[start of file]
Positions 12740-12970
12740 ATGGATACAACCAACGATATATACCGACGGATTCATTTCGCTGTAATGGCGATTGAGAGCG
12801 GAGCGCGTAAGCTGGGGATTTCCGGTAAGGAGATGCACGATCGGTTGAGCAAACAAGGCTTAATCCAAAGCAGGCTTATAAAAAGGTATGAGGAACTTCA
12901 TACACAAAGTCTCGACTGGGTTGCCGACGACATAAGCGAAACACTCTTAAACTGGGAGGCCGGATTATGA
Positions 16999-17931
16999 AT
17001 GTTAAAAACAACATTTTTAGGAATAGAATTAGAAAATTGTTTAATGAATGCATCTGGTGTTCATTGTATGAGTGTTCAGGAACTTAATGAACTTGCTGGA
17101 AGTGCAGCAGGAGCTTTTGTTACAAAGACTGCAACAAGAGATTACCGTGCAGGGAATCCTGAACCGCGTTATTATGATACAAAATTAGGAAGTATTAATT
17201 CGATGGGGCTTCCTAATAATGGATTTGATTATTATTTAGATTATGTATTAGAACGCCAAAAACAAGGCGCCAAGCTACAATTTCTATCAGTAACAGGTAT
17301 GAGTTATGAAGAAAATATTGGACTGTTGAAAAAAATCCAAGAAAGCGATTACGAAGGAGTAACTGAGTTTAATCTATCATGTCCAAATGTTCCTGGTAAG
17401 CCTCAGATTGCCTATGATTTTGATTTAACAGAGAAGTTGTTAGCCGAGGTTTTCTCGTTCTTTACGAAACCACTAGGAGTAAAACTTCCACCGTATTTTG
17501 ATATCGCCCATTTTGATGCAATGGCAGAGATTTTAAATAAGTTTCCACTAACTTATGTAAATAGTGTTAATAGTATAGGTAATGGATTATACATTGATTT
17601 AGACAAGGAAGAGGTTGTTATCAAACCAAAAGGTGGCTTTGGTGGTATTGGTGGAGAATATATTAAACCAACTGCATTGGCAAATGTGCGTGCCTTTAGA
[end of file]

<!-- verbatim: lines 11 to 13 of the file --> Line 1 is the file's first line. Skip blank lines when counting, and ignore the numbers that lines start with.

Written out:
17401 CCTCAGATTGCCTATGATTTTGATTTAACAGAGAAGTTGTTAGCCGAGGTTTTCTCGTTCTTTACGAAACCACTAGGAGTAAAACTTCCACCGTATTTTG
17501 ATATCGCCCATTTTGATGCAATGGCAGAGATTTTAAATAAGTTTCCACTAACTTATGTAAATAGTGTTAATAGTATAGGTAATGGATTATACATTGATTT
17601 AGACAAGGAAGAGGTTGTTATCAAACCAAAAGGTGGCTTTGGTGGTATTGGTGGAGAATATATTAAACCAACTGCATTGGCAAATGTGCGTGCCTTTAGA